muḍāḍḍ ʾal•muʿawwaqīna (Arabic, مُضَادّ المُعَوَّقِينَ), “ableism (U.S.) or disablism (UK)”

muḍāḍḍ ʾal•muʿāqīna ʾal•tan°mawiyyāṇ (Arabic, مُضَادّ المُعَاقِينَ تَنْمَوِيَّاً), “neurelitism”

muḍāḍḍ ʾal•musinnīna (Arabic, مُضَادّ المُسِنِّينَ), “ageism”

muḍāḍḍ ʾal•tanāquḏ ʾal•ǧin°s (Arabic, مُضَادّ التَنَاقُض الجِنْس), “cisgenderism”

muḥāfiẓaẗ ʾal•ǧadīdaẗ (Arabic, مُحَافِظَة الجَدِيدَة), “neoconservatism”

muḥāfiẓ ʾal•qadīm (Arabic, مُحَافِظ القَدِيم), “paleoconservatism”

muwāṭinīna ʾal•siyādaẗ (Arabic, مُوَاطِنِينَ السِيَادَة), “sovereign citizens”

naẖ°buwiyyaẗ ʾal•ʿaṣabiyyaẗ (Arabic, نَخْبُوِيَّة العَصَبِيَّة), “neurelitism or neurological élitism”

naẖ°buwiyyaẗ ʾal•sul°ṭaẗ (Arabic, نَخْبُوِيَّة السُلْطَة), “power élitism”

namūḏaǧ ʾal•taṣ°mīn ʾal•ḏakiyy (Arabic, نَمُوذَج التَصْمِيم الذَكِيّ), “intelligent design”

nāqadīna (Arabic, نَاقِدِينَ), plural, nuqqād (Arabic, نُقَّاد), or dual, nāqiday°ni (Arabic, نَاقِدَيْنِ), “Covenant–breaker (literally, critic)” with naq°d (Arabic, نَقْد), “Covenant–breaking (literally, criticism)”

naẓariyyāt ʾal•m⫯uwāmaraẗ (Arabic, نَظَرِيّات المُؤَامَرَة), “conspiracy theories”

naz°ʿaẗ ʾal•ʿir°qiyyaẗ (Arabic, نَزْعَة العِرْقِيَّة), “ethnicism”

naz°ʿaẗ ʾal•šaʿ°biyyaẗ ʾal•yamīniyyaẗ (Arabic, نَزْعَة الشَعْبِيَّة اليَمِينِيَّة), “right–populism”

naz°ʿaẗ ʾal•šaʿ°biyyaẗ ʾal•yasāriyyaẗ (Arabic, نَزْعَة الشَعْبِيَّة اليَسَارِيَّة), “left–populism”

nāziyyaẗ ʾal•ǧadīdaẗ (Arabic, نَازِيَّة الجَدِيدَة), “neonazism (German, Neonazismus)”

niqābiyyaẗ ʾal•waṭaniyyaẗ (Arabic, نِقَابِيَّة الوَطَنِيَّة), “national syndicalism”

ʾal•qaʿidaẗ min ʾal•ǧin°s ʾal•âẖar (Arabic, لقَاعِدَة مِن الجِنْس الآخَر), “heteronormativity”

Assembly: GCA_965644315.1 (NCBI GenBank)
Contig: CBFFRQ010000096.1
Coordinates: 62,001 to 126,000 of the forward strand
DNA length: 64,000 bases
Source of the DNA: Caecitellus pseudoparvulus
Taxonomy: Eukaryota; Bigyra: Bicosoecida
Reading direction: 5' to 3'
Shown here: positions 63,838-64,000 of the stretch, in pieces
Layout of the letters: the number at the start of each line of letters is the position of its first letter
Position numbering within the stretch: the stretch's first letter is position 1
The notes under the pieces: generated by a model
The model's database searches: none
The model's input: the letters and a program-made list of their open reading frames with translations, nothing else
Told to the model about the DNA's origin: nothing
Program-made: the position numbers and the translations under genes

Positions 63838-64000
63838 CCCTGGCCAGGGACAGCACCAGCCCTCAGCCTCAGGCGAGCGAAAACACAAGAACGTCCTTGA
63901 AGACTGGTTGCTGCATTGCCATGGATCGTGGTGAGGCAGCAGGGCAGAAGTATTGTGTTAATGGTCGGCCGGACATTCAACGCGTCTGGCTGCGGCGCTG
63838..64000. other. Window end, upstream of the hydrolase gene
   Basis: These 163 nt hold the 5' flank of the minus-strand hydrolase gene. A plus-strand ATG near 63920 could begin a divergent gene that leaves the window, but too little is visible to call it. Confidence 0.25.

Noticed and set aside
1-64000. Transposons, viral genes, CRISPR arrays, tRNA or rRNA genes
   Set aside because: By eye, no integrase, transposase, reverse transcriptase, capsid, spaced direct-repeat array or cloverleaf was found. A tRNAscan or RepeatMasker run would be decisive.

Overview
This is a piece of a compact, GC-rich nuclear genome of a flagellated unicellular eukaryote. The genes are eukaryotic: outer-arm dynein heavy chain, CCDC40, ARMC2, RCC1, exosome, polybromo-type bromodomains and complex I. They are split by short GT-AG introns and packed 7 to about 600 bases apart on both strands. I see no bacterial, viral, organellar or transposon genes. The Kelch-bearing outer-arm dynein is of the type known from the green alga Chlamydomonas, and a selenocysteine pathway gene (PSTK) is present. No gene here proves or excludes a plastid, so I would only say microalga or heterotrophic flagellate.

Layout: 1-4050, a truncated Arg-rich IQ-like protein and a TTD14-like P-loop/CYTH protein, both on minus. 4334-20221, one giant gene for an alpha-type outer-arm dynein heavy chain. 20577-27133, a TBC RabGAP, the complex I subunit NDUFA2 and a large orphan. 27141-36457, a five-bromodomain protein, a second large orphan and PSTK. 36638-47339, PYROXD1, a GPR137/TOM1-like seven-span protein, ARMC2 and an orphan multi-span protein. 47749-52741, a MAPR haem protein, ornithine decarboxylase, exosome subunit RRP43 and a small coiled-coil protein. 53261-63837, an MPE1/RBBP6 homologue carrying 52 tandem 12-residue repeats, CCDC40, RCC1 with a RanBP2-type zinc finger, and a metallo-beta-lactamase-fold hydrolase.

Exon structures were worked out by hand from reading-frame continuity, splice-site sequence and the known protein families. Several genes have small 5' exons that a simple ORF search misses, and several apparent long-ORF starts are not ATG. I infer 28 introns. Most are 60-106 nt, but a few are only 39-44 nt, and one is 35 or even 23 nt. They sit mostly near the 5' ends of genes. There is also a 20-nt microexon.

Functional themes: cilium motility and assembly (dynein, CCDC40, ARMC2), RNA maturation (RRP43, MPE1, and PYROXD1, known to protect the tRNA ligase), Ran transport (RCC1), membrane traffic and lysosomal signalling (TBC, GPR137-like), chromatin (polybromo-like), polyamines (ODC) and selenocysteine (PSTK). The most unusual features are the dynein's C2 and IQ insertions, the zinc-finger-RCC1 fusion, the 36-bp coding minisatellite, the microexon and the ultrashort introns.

qaw°miyyaẗ (Arabic, قَوْمِيَّة), “nationalism” (fervently opposed by Rosa)

qaw°miyyaẗ min ʾal•bay°ḍāˁ (Arabic, قَوْمِيَّة مِن البَيْضَاء), “white nationalism”

quwwaẗ min ʾal•bay°ḍāˁ (Arabic, قُوَّة مِن البَيْضَاء), “white power”

r⫯āsumāliyyaẗuṇ (Arabic, رَأْسُمَالِيَّةٌ), “capitalism”

ruhāb ʾal•⫯aǧānib (Arabic, رُهَاب الأَجَانِب), “xenophobia”

ruhāb bay°na ʾal•ǧin°s (Arabic, رُهَاب بَيْنَ الجِنْس), “intersexphobia”

ruhāb ʾal•mutaḥawwilīna min ʾal•ǧin°s (Arabic, رُهَاب المُتَحَوِّلِينَ مِن الجِنْس,), “transphobia”

ruhāb min ʾal•siḥāqiyyaẗ (Arabic, رُهَاب مِن السِحَاقِيَّة), “lesbophobia”

ruhāb ʾal•ṯunā⫯yiyyī ʾal•ǧin°s (Arabic, رُهَاب الثُنَائِيِّي الجِنْس), “biphobia”

Salafiyyaẗ (Arabic, سَلَفِيَّة), “Salafism or predecession”; or Wahhābiyyaẗ (Arabic, وَهّابِيَّة), “Wahhabism”

say°ṭaraẗ ʾal•ǧin°siyyaẗ (Arabic, سَيْطَرَة الجِنْسِيَّة), “sexism”

say°ṭaraẗ ʾal•tanāsufiyy (Arabic, سَيْطَرَة التَنَاسُلِيّ), “sexual (or reproductive) domination”

say°ṭaraẗ ʾal•ṯaqāfiyyaẗ (Arabic, سَيْطَرَة الثَقَافِيَّة), “cultural hegemony”

S°t°rāsiriyyaẗ (Arabic, سْتْرَاسِرِيَّة), “Strasserism (German, Straßerismus)”

sul°ṭaẗ min ʾal•riǧāl (Arabic, سُلْطَة مِن الرِجَال), “patriarchy”

taʿaṣṣub ʾal•naw°ʿ (Arabic, تَعَصُّب النَوْع), “genderism”

ṭabaqāt ʾal•ǧāmidaẗ (Arabic, طَبَقَات الجَامِدَة), “casteism”

ṭabaqiyyaẗ (Arabic, طَبَقِيَّة), “classism”

taḥarruriyyaẗ ʾal•yamīniyyaẗ (Arabic, تَحَرُّرِيَّة مِن اليَمِين), “right–libertarianism”

taḥarruš ʾal•ṭif°l (Arabic, تَحَرُّش الطِفْل), “child molestation”

taḥayyuz ʾal•ʾir°tifāʿ (Arabic, تَحَيُّز الاِرْتِفَاع), “heightism”

tam°yīz ḍidda ʾal•⫯aǧ°yāl (Arabic, تَمْيِيز ضِدَّ أَجْيَال), “generationism”

tam°yīz ḍidda ʾal•⫯aʿ°maỳ (Arabic, تَمْيِيز ضِدَّ الأَعْمَى), “sightism”

tam°yīz ʾal•ʾas°tināṯ (Arabic, تَمْيِيز الاسْتِئْنَاث), “sizeism”

tam°yīz ḍidda ʾal•law°n (Arabic, تَمْيِيز ضِدَّ اللَوْن), “colorism”

tam°yīz ḍidda ʾal•maẓ°har (Arabic, تَمْيِيز ضِدَّ المَظْهَر), “lookism”

tam°yīz luġawiyy (Arabic, تَمْيِيز لُغَوِيّ), “linguisticism”

tam°yīz ʾal•ṣumm (Arabic, تَمْيِيز الصُمّ), “audism”

ta⫯yifiyyaẗ (Arabic, طَائِفِيَّة), “sectarianism”

T°rum°biyyaẗ (Arabic, تْرُمْبِيَّة), “Trumpism”